Before departing for an official trip to France in commemoration of the end of the First World War, President Trump said Friday that he is sending lawyers to Florida to “expose the fraud” in Broward County as the tabulation of Tuesday’s mid-term election continues. He tweed on Friday, “As soon as Democrats sent their best Election stealing lawyer, Marc Elias, to Broward County they miraculously started finding Democrat votes. Don’t worry, Florida – I am sending much better lawyers to expose the FRAUD!” Trump said before departing that there could be a role for the federal government in the possible recount of the Senate and gubernatorial races in Florida.

In addition, the president questioned the shrinking margin between Gov. Rick Scott (R) and Sen. Bill Nelson (D) and insinuated voter fraud occurred in the Senate race. “Rick Scott was up by 50,000+ votes on Election Day,” Trump tweeted, “now they ‘found; many votes and he is only up 15,000 votes. ‘The Broward Effect.’ How come they never find Republican votes?” In another tweet, he alluded to Tallahassee Mayor Andrew Gillum, who ran against Ron DeSantis (R) for the governor slot and lost. "Mayor Gillum conceded on Election Day and now Broward County has put him 'back into play.' Bill Nelson conceded Election - now he’s back in play!? This is an embarrassment to our Country and to Democracy!" the president continued.

Margins have continued to narrow in the Senate race between incumbent Sen. Nelson and Gov.  Scott, as well as between gubernatorial contenders the gubernatorial race between DeSantis and Gillum. Broward County is being scrutinized because it has been tardy in reporting ballot counts. Scott has asked the Florida Department of Law Enforcement to investigate Broward County election supervisor Brenda Snipes over the handling of ballots, after accusing her of “mysteriously finding votes until the election turns out the way they want.” In addition, Scott’s campaign and the National Republican Senatorial Committee have filed lawsuits accusing election officials in Broward and Palm Beach Counties of violating state law by failing to disclose information about the vote-counting efforts, including how many ballots have yet to be tabulated. 

A lawyer representing Sen. Nelson, Marc Elias, told the media that a hand recount is likely in the Senate race and that that it will start on Sunday.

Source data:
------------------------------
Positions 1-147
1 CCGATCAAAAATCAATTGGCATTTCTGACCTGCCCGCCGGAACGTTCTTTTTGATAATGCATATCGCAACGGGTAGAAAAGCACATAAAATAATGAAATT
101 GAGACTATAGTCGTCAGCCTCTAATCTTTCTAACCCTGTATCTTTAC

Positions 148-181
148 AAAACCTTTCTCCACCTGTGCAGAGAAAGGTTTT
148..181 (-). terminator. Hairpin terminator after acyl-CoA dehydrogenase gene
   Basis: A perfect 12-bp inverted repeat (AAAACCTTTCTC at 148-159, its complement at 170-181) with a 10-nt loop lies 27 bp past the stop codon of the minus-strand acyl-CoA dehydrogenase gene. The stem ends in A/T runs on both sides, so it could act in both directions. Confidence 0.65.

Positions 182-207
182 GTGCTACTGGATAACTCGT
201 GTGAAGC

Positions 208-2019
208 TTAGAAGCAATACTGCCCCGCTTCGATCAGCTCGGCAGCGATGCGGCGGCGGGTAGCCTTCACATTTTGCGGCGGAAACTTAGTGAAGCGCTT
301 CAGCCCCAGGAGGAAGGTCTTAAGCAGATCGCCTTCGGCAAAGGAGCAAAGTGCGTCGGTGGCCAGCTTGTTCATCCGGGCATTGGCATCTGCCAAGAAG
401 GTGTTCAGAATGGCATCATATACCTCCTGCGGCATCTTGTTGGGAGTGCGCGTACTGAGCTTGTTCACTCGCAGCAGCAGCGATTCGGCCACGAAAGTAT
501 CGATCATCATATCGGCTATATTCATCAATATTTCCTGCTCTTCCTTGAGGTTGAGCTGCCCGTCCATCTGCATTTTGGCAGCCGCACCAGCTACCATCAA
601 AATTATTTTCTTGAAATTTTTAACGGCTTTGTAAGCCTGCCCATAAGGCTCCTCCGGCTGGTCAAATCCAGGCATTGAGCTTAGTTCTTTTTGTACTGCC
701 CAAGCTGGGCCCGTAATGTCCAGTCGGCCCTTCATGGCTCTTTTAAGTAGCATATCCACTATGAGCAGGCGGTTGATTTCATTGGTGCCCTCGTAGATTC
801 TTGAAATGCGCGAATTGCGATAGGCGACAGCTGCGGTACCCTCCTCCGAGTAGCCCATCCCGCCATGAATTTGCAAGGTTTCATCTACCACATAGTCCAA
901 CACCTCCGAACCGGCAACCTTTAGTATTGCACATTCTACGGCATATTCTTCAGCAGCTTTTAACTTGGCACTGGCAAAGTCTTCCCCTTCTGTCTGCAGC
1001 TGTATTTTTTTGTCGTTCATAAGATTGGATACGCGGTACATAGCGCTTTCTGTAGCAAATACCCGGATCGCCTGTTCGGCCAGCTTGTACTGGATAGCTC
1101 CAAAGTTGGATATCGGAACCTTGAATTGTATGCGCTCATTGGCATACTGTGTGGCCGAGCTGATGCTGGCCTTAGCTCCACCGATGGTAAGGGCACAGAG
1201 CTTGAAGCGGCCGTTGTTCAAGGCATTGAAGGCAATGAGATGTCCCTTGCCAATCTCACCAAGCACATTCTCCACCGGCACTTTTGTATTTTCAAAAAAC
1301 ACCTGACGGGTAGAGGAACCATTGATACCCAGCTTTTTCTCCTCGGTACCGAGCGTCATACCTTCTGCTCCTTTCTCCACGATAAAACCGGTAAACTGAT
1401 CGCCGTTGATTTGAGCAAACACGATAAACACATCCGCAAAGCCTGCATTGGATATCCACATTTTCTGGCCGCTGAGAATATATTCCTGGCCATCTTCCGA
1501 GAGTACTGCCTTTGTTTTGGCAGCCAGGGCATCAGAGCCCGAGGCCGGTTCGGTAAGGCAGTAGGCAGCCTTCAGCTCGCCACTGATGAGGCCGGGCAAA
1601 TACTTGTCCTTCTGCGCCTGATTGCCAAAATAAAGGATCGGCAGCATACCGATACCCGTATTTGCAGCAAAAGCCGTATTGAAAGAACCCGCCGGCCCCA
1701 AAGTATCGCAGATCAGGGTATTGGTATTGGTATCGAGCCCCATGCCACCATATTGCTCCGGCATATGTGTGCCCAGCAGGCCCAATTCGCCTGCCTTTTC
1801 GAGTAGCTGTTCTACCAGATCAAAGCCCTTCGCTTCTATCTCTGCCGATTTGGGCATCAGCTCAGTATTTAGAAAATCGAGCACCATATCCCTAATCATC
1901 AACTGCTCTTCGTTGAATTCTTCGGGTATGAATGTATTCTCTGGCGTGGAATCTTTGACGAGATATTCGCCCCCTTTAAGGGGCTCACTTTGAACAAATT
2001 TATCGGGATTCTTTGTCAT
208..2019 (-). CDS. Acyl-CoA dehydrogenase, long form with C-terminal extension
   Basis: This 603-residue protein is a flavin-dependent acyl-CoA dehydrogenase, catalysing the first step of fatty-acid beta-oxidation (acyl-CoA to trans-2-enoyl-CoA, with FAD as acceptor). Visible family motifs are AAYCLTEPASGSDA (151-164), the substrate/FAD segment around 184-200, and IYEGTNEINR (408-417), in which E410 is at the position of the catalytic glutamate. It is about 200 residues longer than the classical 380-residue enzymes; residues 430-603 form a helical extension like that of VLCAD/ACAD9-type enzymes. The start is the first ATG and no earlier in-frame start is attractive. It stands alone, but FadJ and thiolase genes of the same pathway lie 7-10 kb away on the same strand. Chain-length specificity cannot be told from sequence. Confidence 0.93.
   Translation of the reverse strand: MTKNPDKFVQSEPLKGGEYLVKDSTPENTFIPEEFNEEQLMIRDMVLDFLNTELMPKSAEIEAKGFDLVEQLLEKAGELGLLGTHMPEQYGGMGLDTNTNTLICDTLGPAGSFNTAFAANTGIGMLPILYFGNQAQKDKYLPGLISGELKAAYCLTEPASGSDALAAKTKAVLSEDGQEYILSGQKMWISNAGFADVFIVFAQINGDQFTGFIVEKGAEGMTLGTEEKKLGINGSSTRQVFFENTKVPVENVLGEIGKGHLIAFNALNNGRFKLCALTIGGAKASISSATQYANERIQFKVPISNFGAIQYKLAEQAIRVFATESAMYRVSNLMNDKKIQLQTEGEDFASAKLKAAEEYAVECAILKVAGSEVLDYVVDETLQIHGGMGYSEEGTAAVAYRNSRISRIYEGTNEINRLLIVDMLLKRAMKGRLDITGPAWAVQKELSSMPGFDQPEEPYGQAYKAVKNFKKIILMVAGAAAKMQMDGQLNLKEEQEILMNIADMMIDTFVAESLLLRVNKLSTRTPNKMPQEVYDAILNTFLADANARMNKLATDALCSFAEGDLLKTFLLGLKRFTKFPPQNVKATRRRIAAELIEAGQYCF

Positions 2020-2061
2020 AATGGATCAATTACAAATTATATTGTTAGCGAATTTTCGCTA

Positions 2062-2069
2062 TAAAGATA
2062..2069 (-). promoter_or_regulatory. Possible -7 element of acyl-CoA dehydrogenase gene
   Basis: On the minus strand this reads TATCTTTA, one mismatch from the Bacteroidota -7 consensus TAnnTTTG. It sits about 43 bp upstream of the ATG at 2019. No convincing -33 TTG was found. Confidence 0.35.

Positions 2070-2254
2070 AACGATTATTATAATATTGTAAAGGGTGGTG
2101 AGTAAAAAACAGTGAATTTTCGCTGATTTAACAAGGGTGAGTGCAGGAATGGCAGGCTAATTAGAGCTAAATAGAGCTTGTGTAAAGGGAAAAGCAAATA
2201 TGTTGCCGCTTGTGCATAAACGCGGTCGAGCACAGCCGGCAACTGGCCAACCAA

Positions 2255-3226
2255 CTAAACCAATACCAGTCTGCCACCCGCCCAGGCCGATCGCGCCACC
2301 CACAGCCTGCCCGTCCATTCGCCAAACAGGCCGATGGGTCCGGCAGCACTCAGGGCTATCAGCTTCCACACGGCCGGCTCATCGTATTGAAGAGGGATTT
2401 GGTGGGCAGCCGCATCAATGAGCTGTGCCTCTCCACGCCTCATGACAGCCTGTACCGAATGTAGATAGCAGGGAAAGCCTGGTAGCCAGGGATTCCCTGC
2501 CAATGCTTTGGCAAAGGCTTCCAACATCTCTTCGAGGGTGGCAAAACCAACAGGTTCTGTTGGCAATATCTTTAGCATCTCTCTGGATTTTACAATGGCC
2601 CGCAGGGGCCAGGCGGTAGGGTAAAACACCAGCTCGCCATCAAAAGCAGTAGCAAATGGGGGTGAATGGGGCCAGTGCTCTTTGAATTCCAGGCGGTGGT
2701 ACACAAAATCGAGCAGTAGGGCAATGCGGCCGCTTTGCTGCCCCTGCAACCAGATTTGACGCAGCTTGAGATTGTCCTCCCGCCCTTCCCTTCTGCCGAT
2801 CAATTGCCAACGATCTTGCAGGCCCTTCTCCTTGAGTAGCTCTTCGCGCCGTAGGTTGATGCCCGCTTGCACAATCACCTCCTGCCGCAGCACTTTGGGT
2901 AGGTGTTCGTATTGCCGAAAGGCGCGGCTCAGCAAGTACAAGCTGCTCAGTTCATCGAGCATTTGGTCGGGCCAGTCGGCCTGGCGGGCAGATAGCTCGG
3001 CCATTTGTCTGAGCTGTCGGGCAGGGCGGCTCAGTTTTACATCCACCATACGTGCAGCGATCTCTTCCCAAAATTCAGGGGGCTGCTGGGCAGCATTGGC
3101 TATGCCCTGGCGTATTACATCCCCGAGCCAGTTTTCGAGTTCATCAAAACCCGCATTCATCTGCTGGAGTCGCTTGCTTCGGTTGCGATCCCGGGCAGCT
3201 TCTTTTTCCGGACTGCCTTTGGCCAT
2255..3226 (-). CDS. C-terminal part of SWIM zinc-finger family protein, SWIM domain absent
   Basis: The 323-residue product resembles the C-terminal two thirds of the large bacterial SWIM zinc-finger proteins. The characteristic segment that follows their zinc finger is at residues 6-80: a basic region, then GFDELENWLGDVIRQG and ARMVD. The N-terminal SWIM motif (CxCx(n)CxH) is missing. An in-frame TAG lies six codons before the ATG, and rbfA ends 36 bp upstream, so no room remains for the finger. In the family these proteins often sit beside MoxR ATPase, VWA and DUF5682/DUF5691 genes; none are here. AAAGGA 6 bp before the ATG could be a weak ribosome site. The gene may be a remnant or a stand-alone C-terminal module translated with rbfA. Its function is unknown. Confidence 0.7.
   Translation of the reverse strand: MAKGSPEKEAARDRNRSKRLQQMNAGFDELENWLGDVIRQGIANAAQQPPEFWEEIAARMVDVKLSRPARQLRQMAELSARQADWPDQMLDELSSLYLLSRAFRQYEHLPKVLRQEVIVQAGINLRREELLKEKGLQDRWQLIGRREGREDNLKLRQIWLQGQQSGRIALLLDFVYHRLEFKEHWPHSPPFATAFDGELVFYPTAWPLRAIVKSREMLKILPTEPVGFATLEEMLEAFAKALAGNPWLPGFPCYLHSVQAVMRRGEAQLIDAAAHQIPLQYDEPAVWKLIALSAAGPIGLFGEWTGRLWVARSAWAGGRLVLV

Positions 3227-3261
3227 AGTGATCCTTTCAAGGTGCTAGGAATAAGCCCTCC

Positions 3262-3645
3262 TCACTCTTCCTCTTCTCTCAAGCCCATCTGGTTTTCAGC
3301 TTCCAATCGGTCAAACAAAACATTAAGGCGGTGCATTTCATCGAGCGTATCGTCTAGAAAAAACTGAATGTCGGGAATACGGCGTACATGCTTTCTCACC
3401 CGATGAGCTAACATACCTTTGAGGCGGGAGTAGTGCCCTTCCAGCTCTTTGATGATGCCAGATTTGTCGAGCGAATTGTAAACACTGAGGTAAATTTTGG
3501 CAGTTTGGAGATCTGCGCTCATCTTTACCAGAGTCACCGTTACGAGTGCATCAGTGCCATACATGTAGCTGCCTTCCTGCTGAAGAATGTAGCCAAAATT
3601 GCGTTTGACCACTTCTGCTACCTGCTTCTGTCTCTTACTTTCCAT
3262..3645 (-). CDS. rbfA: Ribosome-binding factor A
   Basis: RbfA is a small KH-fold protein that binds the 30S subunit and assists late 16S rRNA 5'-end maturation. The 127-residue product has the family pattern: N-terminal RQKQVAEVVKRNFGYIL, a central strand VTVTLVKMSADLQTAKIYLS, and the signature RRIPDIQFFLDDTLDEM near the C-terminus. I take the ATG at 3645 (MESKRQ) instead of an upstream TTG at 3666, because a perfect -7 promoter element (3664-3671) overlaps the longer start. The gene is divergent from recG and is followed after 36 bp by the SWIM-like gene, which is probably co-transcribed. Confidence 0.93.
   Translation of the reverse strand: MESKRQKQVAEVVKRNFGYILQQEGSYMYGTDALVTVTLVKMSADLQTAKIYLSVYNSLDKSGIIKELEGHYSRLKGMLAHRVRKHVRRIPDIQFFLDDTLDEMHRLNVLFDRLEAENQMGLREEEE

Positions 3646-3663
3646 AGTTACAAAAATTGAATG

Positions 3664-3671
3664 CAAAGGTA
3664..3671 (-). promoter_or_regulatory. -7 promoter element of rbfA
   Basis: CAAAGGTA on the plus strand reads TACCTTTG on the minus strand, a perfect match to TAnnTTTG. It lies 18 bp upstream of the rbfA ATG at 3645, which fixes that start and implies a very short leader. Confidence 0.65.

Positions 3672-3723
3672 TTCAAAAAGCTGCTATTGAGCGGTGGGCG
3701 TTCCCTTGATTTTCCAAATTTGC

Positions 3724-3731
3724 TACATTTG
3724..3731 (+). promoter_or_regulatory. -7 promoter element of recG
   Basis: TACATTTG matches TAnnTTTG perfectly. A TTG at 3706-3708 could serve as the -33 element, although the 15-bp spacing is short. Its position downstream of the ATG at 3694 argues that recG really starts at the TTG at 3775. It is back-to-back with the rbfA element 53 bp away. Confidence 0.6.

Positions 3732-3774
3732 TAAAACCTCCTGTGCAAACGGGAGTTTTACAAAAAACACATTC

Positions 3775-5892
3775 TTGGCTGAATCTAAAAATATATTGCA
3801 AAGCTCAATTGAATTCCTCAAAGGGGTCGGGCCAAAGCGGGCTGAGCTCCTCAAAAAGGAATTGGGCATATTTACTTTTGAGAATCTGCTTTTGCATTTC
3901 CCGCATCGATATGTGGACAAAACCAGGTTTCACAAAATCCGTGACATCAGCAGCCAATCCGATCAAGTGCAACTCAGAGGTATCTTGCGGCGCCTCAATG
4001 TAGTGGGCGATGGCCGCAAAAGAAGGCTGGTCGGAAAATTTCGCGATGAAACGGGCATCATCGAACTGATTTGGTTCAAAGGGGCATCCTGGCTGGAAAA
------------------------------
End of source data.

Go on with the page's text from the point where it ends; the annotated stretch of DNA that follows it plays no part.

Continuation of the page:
For nearly two decades, Broward County has been the focus for accusations of fraud in both statewide and nationwide races, including the infamous 2000 presidential election and its “hanging chads.” Broward County Elections Supervisor Brenda Snipes has been accused in recent years of illegally destroying ballots and office mismanagement. Florida election officials have until Saturday to tabulate votes and thus determine whether both the Senate and gubernatorial races will be recounted.

On Thursday, Snipes added fuel to the fire by failing to say how long the count by her office will take. That day, GOP chair Ronna McDaniel tweeted, “The #Broward Elections Supervisor has been pulling stunts like this for years and we’re not going to let her get away with it.” Sen. Marco Rubio (R-Fla.) issued a fusillade of tweets that said inter alia: “#Broward election supervisors ongoing violation of #Florida law requiring timely reporting isn’t just annoying incompetence,” and “It has opened the door for lawyers to come here & try to steal a seat in the U.S. Senate & Florida Cabinet.”

Known as a stronghold for Democrats, Broward county is found between Miami-Dade and Palm Beach counties, which includes suburbs as well as city of Fort Lauderdale. According to Snipes’s office, Broward County has 593,000 registered Democrats and 252,000 registered Republicans.

In what in Miami-Dade, Palm Beach, Volusia, and Broward counties that Al Gore’s campaign demanded manual recounts of ballots after reports emerged, after a George W. Bush’s close victory, of partially punched paper ballots (“hanging chads”) that were alleged to have been improperly disqualified. For over a month in 2000, 45 lawsuits occupied state and federal courts to rule on the election results. Ultimately, it was the U.S. Supreme Court in Bush v. Gore that halted a recount of ballots, including Broward’s, and preserved Bush’s presidential victory.